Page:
I had a TurboBuick business in PA order some custom JE pistons for me back in 2010 when I lived in VA. I spent half an hour on the phone telling the guy that a TTA combustion chamber was smaller, so regular GN pistons would not work which is why I was placing a custom order. After about 3 weeks he sends me a box of JE pistons. I took it easy breaking in that engine for 200 miles. Then I put just 10 psi of boost on it and blew the head gaskets! Got on the phone to JE direct their engineer, gave him the part number on the box and he said: "You have the wrong pistons. Those are for a Grand National. Nothing custom about them." We spec'd out a new piston on the phone that moved the wrist pin up and the piston top down 0.020" to get the correct compression. Has been working fine.
I forgot all about those non-custom JE GN pistons up in the attic until 6 months ago when I decided to build a new engine for a GN that I bought just 2 years ago. Yes - I'm using them! Compared to what I'd have to pay today, I saved a bunch of money. Back in 2010, I never thought that I'd eventually own a GN.
Feel free to put my little story to good use Dyno Dave! 3rd Gen parts are indeed sometimes hard to find. I just sent out a spare headlight motor to have it rebuilt for my 1986 Trans Am. When I needed it a couple of years ago, it took me some time to find a used one.
What a bunch of crap from you trusted vendor sending you those GN pistons and a waste of your time and efforts and miscellaneous costs blowing a head gasket because he sends you an off the shelf part for a car you don't even own. This is after you call and specify for custom pistons and he says "Sure"...
This sort of thing burns me up and I know it happens all the time.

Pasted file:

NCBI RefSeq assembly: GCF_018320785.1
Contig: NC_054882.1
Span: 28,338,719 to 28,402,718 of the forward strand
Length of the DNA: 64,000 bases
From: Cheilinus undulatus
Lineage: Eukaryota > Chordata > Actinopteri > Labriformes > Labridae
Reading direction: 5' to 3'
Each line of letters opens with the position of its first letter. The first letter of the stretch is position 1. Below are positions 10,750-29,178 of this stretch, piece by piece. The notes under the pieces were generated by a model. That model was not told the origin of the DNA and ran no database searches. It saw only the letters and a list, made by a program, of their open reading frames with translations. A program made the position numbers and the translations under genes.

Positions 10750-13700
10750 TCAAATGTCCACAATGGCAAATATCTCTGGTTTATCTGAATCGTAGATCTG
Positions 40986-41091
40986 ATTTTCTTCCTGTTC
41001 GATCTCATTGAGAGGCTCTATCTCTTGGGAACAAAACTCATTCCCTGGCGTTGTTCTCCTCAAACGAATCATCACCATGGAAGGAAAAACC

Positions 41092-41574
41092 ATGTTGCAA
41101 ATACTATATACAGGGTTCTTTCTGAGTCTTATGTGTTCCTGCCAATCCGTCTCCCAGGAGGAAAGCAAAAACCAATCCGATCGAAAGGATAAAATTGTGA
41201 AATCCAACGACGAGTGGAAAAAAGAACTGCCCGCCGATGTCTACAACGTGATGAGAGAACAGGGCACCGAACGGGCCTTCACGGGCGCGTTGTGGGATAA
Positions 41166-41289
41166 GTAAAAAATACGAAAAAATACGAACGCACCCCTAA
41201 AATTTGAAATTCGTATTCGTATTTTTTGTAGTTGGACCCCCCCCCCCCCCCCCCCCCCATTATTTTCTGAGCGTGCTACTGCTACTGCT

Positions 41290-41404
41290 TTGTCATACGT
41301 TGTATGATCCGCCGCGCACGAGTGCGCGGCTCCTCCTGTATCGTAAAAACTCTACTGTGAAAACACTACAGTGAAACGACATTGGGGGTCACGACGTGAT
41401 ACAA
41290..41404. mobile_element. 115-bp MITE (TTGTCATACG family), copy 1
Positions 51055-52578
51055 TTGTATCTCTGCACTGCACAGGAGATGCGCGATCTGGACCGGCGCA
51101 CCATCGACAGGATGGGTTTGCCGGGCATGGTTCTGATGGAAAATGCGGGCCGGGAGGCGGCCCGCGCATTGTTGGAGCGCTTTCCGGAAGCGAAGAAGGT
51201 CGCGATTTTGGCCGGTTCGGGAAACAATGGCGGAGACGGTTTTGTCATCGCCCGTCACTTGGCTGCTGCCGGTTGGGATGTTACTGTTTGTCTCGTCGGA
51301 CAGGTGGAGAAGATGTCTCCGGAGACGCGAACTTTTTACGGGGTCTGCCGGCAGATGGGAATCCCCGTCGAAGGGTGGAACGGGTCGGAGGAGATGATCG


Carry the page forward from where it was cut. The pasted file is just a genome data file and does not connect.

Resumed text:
Glad you are good now.
Yes Jarred, I had a really hellish experience when building my first TurboBuick engine in 2010. And I wasn't inexperienced at engine building. I assembled 6 or 8 successful, moderately modified SBC engines for my Corvette and friends prior to that. I was counting on getting specific "Turbobuick" help and experience from that PA shop, but got misled left and right. It didn't help that I was also new to my local area in VA at the time - unfamiliar with good, local machine shops.
As long as you're tuned in, I also bought a used block at that PA shop and hauled it to a local machine (MS) shop in Manassas, VA. After a couple of months, the machine shop called to tell me that the matching main bearing caps had been switched with another block. Not possible to machine it to install the billet caps that I bought. Nothing to index on. So I went back to PA and made them give me another block. After 2 more months, the local MS finished. I paid them. As I was loading up, the guy said: "Be careful about the #2 main studs. One of them won't take torque". WHAAT? "It only takes torque to about 65 ft-lbs, then spins. That's the way we got it." Obviously the threads were stripped. So I asked MS if they could heli-coil it. "Nope. Buick saddles are too narrow." MS said: "Maybe you could have it welded, but we don't know what to do and we're just not interested in that sort of work...".
I was 4 to 6+ months into getting the car moving again, so just had to put it together like that. I figured that SBCs use 65 ft-lbs for main bearing cap torque and they produce 350 or so hp. So if I kept the boost down, I could at least put the car on the road. That philosophy has worked so far - allowed me to use the car for 10 years now - using no more than 17 psi. However, in a couple of months, I'm tearing it down to finally make it right. The local machine shop down here in FL said that they would do whatever it takes to make that stud hold. Better days are coming...